By Sharyn L. Decker
Lewis County Sirens news reporter
CHEHALIS – The case of the Dryad woman whose numerous foxhounds were seized from a living area overrun with feces last fall has been settled with a plea agreement and a sentence handed down by a judge, but dissatisfied prosecutors are now asking another judge for a stiffer penalty.
Nancy Punches, now 80 years old, made a so-called Alford plea in which she admitted no wrongdoing but pleaded guilty to 10 counts of second-degree animal cruelty.
Lewis County District Court Judge Michael Roewe gave Punches a 364 day jail sentence but then suspended it for two years, providing she abides by certain conditions.
According to court documents, Roewe said that during the 24 months while her sentence is suspended she may own up to two animals, which must be spayed or neutered, and she may not engage in any animal selling, dealing, breeding or related commercial activity.
Punches was also ordered to pay more than $19,000 in fines, fees and restitution; not suspended.
Lewis County Deputy Prosecutor Kevin Nelson hoped the restrictions would last longer.
When county employees and volunteers descended upon Punches’ River Road property last Oct. 19, a deputy said he could not see the floor of some kennels because the water, mud and feces was so deep. One puppy was found dead and others were sick.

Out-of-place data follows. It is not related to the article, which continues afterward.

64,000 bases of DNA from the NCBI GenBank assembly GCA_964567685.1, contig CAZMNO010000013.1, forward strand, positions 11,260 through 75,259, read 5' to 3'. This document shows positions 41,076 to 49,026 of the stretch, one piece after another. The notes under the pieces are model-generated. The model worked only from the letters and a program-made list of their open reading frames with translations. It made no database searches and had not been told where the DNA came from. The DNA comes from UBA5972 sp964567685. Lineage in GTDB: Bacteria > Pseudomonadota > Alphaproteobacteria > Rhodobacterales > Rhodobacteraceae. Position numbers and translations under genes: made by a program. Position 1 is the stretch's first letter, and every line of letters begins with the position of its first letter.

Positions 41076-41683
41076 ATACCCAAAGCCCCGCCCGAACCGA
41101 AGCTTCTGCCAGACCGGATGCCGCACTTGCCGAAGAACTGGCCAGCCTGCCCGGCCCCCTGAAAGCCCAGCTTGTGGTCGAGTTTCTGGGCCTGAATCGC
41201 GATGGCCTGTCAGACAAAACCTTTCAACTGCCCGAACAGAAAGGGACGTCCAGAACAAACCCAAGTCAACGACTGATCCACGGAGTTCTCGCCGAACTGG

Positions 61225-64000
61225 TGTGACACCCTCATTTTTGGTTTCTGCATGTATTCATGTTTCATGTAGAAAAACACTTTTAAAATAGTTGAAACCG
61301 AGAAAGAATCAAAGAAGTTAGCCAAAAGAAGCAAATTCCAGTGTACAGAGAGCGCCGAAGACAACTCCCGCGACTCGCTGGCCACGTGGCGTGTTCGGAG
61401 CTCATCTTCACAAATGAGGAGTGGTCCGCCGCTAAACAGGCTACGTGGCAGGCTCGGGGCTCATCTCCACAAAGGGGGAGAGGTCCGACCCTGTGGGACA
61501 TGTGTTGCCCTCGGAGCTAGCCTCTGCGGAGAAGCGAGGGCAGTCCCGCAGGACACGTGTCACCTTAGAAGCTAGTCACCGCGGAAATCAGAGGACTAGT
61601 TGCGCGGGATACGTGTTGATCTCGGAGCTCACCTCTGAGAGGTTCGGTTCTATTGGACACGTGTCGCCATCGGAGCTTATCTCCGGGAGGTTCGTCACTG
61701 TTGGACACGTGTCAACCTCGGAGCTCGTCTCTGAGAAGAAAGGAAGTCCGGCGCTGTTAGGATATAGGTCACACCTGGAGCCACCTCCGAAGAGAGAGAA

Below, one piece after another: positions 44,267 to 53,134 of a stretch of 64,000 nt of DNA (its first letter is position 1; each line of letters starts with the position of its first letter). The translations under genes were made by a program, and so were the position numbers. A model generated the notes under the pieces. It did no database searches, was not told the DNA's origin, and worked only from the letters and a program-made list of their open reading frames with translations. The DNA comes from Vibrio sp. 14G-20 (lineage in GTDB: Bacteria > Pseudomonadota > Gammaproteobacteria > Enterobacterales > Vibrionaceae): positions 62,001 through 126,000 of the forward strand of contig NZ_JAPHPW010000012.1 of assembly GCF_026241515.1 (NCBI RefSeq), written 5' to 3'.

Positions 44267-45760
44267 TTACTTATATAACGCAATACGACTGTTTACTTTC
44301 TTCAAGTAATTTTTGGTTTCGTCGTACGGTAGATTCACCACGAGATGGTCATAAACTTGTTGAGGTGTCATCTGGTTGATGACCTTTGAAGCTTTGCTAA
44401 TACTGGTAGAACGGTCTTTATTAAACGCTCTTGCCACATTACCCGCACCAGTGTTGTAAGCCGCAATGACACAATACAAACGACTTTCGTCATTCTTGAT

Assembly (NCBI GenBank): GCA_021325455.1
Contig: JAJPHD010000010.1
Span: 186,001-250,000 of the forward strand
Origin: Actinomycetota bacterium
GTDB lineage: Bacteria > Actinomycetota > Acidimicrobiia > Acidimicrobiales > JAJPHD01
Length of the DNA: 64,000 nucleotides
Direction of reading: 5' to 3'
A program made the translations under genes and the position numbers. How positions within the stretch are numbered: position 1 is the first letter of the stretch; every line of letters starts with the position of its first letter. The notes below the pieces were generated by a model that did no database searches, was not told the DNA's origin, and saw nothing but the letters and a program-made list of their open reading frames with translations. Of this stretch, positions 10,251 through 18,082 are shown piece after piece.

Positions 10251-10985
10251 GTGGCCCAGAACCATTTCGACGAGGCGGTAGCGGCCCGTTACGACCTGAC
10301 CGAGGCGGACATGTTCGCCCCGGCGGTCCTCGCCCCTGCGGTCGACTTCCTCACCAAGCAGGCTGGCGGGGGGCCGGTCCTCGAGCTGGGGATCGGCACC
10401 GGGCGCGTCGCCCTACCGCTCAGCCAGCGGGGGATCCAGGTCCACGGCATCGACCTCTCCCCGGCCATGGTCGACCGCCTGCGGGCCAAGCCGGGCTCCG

Her 65 dogs were confiscated, including three which survived the December 2007 flood with her.
Punches, who works in a hospital lab in Morton, started showing dogs in 1960 and has been breeding them for decades.
At the time, and at her sentencing on Jan. 25, Punches said she didn’t intend for the animals to multiply, but her fencing had deteriorated; she was in the process of cleaning up and finding homes for some and then the rains came “everything broke loose.”
The judge’s decision was largely in keeping with the agreement made between Nelson and Punches’ attorney, Bart Ricks, according to court documents.
However, according to the documents, the recommendation to the judge was the animal prohibitions be kept in place for 20 years. Roewe told them he had no authority beyond two years, the documents state.
On the same day as sentencing, Nelson filed a motion asking Roewe to reconsider, suggesting the law indicates Punches should be permanently banned from having similar animals because she has multiple convictions for animal cruelty.
Roewe said he understood the law to mean she would be banned after getting convictions on multiple occasions.
“The whole purpose of that statute is to impose greater sanctions on people who don’t learn from their first conviction,” Roewe said. “There’s only one conviction in the court’s mind, and that conviction includes 10 counts.”
Now Nelson has filed an appeal to Lewis County Superior Court, asking it to find that Punches should be prevented permanently from owning similar – unaltered – animals.
Ricks indicated he is contesting the prosecutor’s request, and expects to file a motion within the next week.
The Chehalis attorney declined to talk further about the case.
He did say his client has no animals now, not even the two the judge allowed for.
Ricks said he expects he and Nelson will argue the issue before a Lewis County Superior Court judge when a hearing is scheduled at a future date.
For background, read “Aged flood survivor loses her stock of prize-winning canines for the second time” from Sunday October 21, 2012, here